Right name brings power to characters in booksA lot of you know that, besides being the co-mistress of Nameberry, I’m a novelist. In fact, my new book, “The Possibility of You,” was recently released. While writing about names and writing historical fiction are often very different enterprises, there are times when my worlds collide. Like when it’s time to name my characters.
By: Pamela Redmond Satran nameberry.com (MCT), INFORUM
A lot of you know that, besides being the co-mistress of Nameberry, I’m a novelist. In fact, my new book, “The Possibility of You,” was recently released.
While writing about names and writing historical fiction are often very different enterprises, there are times when my worlds collide. Like when it’s time to name my characters.
For some fiction writers, character naming might be a minor consideration, somewhere above comma placement but far below such elements as title and voice and what the characters eat for dinner.
Not so for me, of course, with the character’s name being his or her most important defining characteristic. In my view, the character’s name contains a kind of DNA code for who they are and where they come from, what they value and how they hope to change.
Sometimes, this all-important name comes easily, as with Bridget’s name in “The Possibility of You.” I didn’t have to think at all about that one. My grandmother’s life was the first inspiration for the book, and her real name was Bridget.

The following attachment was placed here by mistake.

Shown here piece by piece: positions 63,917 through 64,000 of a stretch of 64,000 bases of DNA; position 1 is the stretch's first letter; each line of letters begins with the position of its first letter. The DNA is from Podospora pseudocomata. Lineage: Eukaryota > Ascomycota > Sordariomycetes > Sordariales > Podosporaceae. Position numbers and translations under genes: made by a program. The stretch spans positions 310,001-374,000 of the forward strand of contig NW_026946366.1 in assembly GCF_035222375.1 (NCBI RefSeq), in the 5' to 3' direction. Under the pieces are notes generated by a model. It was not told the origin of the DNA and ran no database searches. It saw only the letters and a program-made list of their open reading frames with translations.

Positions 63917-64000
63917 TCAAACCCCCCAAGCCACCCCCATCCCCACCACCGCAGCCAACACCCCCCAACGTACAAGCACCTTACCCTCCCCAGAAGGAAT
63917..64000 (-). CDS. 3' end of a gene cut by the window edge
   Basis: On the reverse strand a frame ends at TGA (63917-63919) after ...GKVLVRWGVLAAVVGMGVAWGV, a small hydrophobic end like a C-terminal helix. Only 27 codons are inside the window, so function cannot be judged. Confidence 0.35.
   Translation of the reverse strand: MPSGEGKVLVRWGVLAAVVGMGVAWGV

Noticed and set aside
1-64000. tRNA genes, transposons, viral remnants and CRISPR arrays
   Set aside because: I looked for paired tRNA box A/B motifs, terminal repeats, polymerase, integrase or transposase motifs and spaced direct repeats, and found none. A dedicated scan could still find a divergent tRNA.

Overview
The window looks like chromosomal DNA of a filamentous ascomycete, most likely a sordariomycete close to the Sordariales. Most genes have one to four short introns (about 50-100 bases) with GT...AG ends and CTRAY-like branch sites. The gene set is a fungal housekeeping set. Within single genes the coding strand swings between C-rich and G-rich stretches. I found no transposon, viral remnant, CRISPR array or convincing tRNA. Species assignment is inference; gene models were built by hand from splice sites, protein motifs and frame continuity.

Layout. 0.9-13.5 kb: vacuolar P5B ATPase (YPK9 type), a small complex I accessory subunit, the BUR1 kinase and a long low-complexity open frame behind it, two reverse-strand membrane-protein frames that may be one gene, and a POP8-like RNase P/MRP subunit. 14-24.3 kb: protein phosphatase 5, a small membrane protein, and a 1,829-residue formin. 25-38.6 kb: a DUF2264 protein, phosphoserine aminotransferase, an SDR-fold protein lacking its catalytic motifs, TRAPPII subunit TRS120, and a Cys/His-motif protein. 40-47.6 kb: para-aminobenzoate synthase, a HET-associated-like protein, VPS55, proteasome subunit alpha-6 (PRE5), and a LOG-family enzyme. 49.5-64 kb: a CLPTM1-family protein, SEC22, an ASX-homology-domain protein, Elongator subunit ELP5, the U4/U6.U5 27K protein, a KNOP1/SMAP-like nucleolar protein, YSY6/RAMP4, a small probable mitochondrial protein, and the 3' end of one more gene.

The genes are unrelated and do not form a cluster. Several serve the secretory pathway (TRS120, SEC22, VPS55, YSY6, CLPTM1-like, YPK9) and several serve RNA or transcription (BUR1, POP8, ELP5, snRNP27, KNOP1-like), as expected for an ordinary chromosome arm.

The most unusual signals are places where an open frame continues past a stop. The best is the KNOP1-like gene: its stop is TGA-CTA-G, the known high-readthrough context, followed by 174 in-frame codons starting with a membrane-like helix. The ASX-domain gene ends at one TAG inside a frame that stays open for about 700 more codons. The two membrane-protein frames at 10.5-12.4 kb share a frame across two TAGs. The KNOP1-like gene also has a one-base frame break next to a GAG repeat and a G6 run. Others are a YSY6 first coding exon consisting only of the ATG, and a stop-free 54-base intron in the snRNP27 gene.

But while choosing Bridget was easy, the name contained a lot of complex messages for my character and for the grandmother who inspired her. My grandmother’s family had no idea that her name was Bridget until she died, for instance, when we found her birth certificate. She’d always called herself Bea, or sometimes Beatrice, or sometimes Bertha, and was mysterious about how and why she got to have so many different names.
By the time we learned my grandmother’s real name was Bridget, we weren’t able to ask her why she’d hidden that fact or why she’d changed it.
My contemporary heroine Cait has an awkward version of her name, but the awkwardness is deliberate. Cait’s adoptive parents chose Caitlin, a name that always felt too bland and which she shortened to the more dashing and determined Cait. The unusual spelling suggests the character’s own sense of standing apart from the crowd.
Maude, the book’s anti-heroine, was only ever Maude, which has always felt like the perfect name for her character. Vintage with an undernote of seaminess, the name Maude to me suggests someone who’s stuck in the past.
My contemporary hero, Martin, is named after an old friend of my husband’s and mine, mostly because I wanted to name the character after the writer Michael Cunningham, whose novel “The Hours” so inspired my book, but ended up deciding that Michael was too uninspired a name.
And my very favorite name in the book is Jupiter, Jupe for short, who is from an African-American family with a long lineage dating back to slave days when such grand mythological names were common among blacks. The name Jupe made the character down-to-earth.
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